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Danny Mills - 'Pill taking was rife when I was a player'


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Former Leeds and England defender Danny Mills says players would do 'almost anything' to get an edge

 

By Henry Winter, Football Correspondent

 

11:48PM GMT 08 Feb 2013

 

The former England international, who retired in 2009, says players would do “anything to get an edge” on team-mates, including trips to doctors abroad to get illegal treatment, and he has warned of the dangers of getting sucked into the win-at-all-costs world of English football.

 

“The game now is of such high intensity that you have to be able to compete as a top athlete at the highest level so you’ll do almost anything,” said Mills, who reached a Champions League semi-final with Leeds United and a World Cup quarter-final with England in a 14-year career ending in 2009.

 

“Everyone is getting fitter, stronger, trying to prevent injuries, looking for that new idea, that miracle cure to get them back from injury quicker. If you play Saturday, Wednesday, Sunday and can reduce the effects by legal means or otherwise then there will be players who will be tempted.”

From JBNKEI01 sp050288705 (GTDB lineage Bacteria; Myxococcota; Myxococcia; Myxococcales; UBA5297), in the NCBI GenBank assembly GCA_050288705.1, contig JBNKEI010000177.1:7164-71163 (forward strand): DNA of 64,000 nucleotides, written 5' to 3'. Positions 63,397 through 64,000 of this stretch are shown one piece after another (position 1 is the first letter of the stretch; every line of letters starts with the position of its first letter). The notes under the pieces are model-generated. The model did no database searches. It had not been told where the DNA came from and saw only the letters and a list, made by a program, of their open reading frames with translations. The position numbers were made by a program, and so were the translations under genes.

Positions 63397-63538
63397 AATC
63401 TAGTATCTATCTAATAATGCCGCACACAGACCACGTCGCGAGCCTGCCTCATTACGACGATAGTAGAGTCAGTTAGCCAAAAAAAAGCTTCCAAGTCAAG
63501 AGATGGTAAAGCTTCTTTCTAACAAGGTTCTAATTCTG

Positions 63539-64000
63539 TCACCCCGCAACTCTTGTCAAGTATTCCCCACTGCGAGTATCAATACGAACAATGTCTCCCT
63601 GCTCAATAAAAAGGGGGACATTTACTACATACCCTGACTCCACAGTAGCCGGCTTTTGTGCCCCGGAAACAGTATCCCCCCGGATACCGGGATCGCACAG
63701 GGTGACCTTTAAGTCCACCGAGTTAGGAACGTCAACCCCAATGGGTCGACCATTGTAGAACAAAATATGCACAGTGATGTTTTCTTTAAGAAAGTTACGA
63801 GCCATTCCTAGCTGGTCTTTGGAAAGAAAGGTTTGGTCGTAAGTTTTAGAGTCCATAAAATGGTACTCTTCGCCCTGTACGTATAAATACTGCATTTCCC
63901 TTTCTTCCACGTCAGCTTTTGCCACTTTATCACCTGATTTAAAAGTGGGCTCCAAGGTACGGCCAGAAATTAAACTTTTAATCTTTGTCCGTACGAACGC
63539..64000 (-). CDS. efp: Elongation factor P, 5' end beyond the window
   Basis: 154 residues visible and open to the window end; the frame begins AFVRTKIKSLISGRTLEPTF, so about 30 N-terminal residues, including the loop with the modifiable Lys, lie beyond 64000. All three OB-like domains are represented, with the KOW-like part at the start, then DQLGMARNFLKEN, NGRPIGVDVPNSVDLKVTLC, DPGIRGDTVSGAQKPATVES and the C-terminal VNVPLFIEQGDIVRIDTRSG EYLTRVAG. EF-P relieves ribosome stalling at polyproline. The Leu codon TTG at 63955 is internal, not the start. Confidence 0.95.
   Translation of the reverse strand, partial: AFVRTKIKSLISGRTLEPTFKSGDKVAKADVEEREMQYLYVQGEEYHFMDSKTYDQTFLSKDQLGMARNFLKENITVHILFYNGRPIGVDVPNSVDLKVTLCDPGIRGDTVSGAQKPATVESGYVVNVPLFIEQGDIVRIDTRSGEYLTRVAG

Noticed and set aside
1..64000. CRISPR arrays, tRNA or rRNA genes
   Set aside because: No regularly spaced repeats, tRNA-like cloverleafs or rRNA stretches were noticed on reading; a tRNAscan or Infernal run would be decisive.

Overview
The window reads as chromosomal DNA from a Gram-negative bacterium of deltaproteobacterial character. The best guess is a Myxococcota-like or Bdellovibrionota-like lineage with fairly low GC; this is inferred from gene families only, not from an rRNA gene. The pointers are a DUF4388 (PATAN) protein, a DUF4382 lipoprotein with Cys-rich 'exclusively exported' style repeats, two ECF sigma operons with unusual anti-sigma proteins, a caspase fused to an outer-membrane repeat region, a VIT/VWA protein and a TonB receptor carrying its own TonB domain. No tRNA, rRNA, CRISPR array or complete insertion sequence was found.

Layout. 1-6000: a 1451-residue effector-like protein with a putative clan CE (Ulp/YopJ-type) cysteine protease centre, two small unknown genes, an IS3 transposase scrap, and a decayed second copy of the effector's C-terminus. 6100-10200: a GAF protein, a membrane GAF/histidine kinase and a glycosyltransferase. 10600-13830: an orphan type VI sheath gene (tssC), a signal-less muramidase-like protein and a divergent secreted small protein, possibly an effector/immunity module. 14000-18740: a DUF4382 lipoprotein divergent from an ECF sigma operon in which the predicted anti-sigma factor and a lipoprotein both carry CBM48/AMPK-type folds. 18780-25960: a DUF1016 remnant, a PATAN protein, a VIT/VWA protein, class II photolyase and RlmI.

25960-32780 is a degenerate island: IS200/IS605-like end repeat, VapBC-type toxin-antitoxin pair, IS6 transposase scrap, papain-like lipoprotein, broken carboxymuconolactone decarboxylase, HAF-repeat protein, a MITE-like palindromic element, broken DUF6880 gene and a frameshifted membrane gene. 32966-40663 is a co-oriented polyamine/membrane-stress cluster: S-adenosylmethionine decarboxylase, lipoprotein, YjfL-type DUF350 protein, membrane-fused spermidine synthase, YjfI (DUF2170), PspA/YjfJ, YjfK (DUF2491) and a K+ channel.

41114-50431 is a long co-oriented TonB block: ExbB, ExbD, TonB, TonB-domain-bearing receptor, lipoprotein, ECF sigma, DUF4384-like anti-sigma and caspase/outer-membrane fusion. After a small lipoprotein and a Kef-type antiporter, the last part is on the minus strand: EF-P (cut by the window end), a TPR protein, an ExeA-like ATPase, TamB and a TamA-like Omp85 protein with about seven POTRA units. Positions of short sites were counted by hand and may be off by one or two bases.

Mills’s experience of the influence of medicine in football was most marked with England.

 

“Before the lead-up to the 2002 World Cup, we had six months of saliva tests, urine tests, blood tests, so when we turned up, we were given pills of what we were deficient in. I’d come down to breakfast and there’d be a cup of pills with my name on it. I had six in the morning, six at night. I didn’t ask what was in it. You trust what you are given. It was legal. It was magnesium, a bit of ginseng.

 

“I wanted to be the best. I looked round and thought everyone else is doing it. It doesn’t make it right but I’m not going to fall behind. Effect on the body later on? Let’s worry about that in 10-15 years. Clubs weren’t worried. If you had a good tournament with England, they could sell you for a bigger fee. I don’t think I’ve ever felt in better shape.”

 

Mills believes that an onset of post-tournament lethargy was connected to the discontinuing of these legal treatments as well as the usual emotional dip after such a major event.

 

“The week after the World Cup, I was in Spain on holiday and came down with a massive crash. I’ve never felt so bad in all my life,” he said.

 

“The body was used to getting all this stuff and was now deprived so it shut down. I was fluey, lethargic, feeling low. When I woke up, I couldn’t breathe properly. My body ached all over. It lasted a week. The players should know to wean themselves off it.”